“The economy is getting better this year,” said Claudio Camelier, Embraer vice president of market intelligence executive jets, but it will take some time for the business jet market to climb back to the peak of $22 billion worth of deliveries it reached in 2008. A significant factor affecting new business jet sales is the number of used aircraft on the market, which peaked last year and remains high. “Many may never find new owners again,” he said.
Embraer brought its entire business jet lineup to EBACE this year, including the Phenom 100 and 300, Legacy 600, Lineage 1000 and a fuselage mockup of the Legacy 500. The seven jets in Embraer’s executive jet division neatly fill almost all the market niches in the business jet field, with one glaring exception, an ultra-long-range model. Asked about that hole in Embraer’s lineup, Camelier replied, “It’s there and we keep looking at it.”
Embraer has delivered five Phenom 300s so far this year, according to Luis Carlos Affonso, executive vice president executive jets, “because we are in ramp up.” Embraer does not break out delivery projections by model and would reveal only that it expects to deliver 120 Phenoms (100s and 300s) in 2010. “We start slowly and pick up speed,” he said. “We expect an important increase in the rate [of the Phenom 300] in the second semester.”
Embraer also does not release net order numbers (sales minus cancellations), but Affonso said, “This was not a big number [for 2009] because we had lots of cancellations and slow sales. Fortunately we had a solid backlog. And 2010 is improving; it’s better than 2009. The U.S. and Europe are still slow but improving.”
Embraer’s firm order backlog at the end of the first quarter stands at $16 billion and 3.2 years, down from a 2008 peak of $20.9 billion and 3.8 years (see page 24).
Embraer’s next business jet to enter service, the Legacy 650, is on schedule for certification and first delivery this year. Initial certification will be by Brazil’s ANAC and EASA, then the U.S. FAA. Next up after the Legacy 650 is the midsize fly-by-wire Legacy 500 and 450, with the first flight of the Legacy 500 planned for the second half of 2011 and certification in late 2012. Embraer cut the first metal on the prototype Legacy 500 on April 19.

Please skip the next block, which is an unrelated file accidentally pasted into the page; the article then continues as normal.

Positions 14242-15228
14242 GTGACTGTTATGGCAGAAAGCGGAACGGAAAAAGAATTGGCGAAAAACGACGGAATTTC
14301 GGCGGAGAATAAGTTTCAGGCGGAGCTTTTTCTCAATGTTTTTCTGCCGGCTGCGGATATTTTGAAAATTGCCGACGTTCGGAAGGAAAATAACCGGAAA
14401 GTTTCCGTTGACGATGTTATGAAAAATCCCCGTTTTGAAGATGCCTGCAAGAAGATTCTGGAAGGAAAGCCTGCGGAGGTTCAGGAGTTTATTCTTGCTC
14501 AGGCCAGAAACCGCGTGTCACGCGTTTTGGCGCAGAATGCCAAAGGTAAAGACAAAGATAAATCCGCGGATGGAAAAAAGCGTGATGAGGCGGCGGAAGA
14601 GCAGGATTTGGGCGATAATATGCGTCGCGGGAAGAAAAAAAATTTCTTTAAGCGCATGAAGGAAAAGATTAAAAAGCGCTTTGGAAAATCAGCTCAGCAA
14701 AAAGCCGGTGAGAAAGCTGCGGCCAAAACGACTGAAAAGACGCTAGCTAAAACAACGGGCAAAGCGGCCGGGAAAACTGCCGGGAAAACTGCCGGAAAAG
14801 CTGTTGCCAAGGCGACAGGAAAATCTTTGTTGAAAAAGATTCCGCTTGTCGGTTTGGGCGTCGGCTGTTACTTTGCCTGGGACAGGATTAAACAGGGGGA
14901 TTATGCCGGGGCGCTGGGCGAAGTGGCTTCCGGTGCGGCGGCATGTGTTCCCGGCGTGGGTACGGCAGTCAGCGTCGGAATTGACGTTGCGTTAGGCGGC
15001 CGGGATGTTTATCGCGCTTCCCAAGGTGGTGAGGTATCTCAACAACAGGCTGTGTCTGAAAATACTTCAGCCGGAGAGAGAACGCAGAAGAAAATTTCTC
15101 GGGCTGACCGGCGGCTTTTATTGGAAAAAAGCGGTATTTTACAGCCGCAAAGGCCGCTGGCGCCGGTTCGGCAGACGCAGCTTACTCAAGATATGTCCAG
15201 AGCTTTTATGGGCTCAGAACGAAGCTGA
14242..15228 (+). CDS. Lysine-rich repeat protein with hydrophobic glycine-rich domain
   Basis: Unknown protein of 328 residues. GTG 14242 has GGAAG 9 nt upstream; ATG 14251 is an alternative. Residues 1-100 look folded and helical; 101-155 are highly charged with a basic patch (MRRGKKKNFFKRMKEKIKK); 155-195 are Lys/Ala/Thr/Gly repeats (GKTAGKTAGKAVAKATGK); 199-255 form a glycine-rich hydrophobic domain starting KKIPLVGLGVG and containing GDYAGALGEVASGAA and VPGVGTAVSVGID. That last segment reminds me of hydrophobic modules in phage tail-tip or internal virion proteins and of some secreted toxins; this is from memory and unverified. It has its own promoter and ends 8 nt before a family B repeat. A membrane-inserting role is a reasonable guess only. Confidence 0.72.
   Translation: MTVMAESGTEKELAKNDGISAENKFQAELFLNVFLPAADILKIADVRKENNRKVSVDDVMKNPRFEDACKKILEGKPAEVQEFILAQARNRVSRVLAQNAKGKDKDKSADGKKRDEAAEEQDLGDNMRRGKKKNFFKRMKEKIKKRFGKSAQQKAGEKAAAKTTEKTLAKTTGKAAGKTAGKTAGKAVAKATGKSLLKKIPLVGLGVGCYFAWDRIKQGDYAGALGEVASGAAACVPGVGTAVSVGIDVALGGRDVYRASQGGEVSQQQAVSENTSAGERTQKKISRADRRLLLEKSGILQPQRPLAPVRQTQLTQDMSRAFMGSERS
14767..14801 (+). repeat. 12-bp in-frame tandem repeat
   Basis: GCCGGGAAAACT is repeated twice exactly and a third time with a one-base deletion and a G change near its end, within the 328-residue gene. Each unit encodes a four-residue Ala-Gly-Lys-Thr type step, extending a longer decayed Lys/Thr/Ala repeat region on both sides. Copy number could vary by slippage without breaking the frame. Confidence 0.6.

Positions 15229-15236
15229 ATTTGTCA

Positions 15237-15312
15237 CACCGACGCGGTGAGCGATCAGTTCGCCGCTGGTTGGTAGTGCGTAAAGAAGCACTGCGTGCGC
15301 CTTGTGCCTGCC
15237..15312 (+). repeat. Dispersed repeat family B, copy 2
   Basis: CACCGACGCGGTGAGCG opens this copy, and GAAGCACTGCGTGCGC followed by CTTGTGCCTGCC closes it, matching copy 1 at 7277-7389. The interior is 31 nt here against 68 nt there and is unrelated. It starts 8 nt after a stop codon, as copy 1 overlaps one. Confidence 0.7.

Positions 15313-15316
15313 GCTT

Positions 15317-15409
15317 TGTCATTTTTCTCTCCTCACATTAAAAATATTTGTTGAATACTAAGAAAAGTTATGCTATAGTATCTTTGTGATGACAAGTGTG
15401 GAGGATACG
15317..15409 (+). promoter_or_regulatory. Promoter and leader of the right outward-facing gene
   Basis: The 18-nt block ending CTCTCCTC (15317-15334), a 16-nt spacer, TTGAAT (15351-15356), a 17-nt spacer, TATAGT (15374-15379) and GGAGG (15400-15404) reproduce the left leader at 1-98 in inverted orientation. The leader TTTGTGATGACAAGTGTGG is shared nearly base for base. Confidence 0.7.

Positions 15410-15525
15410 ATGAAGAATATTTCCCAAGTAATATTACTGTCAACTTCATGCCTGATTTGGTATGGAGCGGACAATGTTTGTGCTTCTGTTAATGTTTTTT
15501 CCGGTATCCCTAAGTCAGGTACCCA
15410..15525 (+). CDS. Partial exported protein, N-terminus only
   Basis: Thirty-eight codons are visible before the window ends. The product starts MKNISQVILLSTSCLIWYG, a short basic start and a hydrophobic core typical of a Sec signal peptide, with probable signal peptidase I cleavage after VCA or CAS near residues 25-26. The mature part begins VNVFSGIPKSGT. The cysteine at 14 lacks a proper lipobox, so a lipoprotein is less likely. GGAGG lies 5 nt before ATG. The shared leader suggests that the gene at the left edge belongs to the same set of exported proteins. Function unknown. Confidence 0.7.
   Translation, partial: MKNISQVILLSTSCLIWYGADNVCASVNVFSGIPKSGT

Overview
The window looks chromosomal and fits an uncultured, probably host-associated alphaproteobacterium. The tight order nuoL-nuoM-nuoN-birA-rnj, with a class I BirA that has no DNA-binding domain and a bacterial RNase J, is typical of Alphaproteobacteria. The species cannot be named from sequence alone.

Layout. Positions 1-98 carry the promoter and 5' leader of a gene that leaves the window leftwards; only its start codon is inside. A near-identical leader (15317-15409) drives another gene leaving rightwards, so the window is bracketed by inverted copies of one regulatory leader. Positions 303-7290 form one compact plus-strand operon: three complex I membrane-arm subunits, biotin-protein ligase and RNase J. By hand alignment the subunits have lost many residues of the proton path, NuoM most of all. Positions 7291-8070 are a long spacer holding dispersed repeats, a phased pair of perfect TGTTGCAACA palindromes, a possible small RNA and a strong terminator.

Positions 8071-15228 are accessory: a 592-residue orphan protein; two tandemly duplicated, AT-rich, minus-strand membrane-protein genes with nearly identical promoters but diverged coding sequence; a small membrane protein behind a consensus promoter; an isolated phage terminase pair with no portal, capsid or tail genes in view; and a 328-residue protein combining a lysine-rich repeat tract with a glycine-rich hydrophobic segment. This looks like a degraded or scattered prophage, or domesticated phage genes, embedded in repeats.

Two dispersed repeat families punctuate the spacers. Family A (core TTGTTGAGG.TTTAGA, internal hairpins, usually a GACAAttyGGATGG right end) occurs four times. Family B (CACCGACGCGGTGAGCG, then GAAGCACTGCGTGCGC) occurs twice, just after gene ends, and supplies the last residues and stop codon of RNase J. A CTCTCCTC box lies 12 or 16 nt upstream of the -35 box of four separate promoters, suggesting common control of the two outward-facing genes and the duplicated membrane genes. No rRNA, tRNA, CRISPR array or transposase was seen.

The Legacy 650 is a longer-range version of the Legacy 600 and was launched at last year’s NBAA Convention in October. Range grows to 3,900 nm with four passengers, versus 3,400 nm with four passengers in the Legacy 600. Two Legacy 650s are flying and have logged about 95 percent of the total flight test hours. Upgraded Rolls-Royce AE3007A2 engines, with 210 more pounds of thrust than the 600’s -A1Es, received FAA type and production certification in April.
Integration of the Legacy 650’s new Honeywell Primus Elite avionics “is also progressing as planned,” according to Embraer. Avionics features include LCDs replacing the Legacy 600’s original Primus 1000 CRTs, a cursor control device and optional and standard equipment such as coupled Vnav, RNP 0.3, charts display, Fans 1/A CPDLC+ datalink recorder, Waas/LPV, XM Weather and Honeywell SmartRunway and SmartLanding. The Primus Elite system will be available as an upgrade for existing Legacy 600s and will be offered in new Legacy 600s starting in the first quarter of next year.
The 650 features a structurally reinforced landing gear that sits five inches lower than the 600, plus an aft ventral fuel tank and wet central wing box fuel tank that add 381 more gallons of fuel. Both airplanes have the same wing, but the 650 has winglets, structural reinforcements and a reshaped aft wing/fuselage fairing.
Embraer also announced that it has signed up the UK’s Inflite as an authorized service center for the Lineage 1000. Inflite has been a Legacy 600 service center since 2004 and more recently added the Phenom 100 to its capabilities. To handle the Lineage 1000, Inflite is building a new 50,000-sq-ft hangar at its Stansted base capable of fitting three Lineage 1000 heavy maintenance checks simultaneously.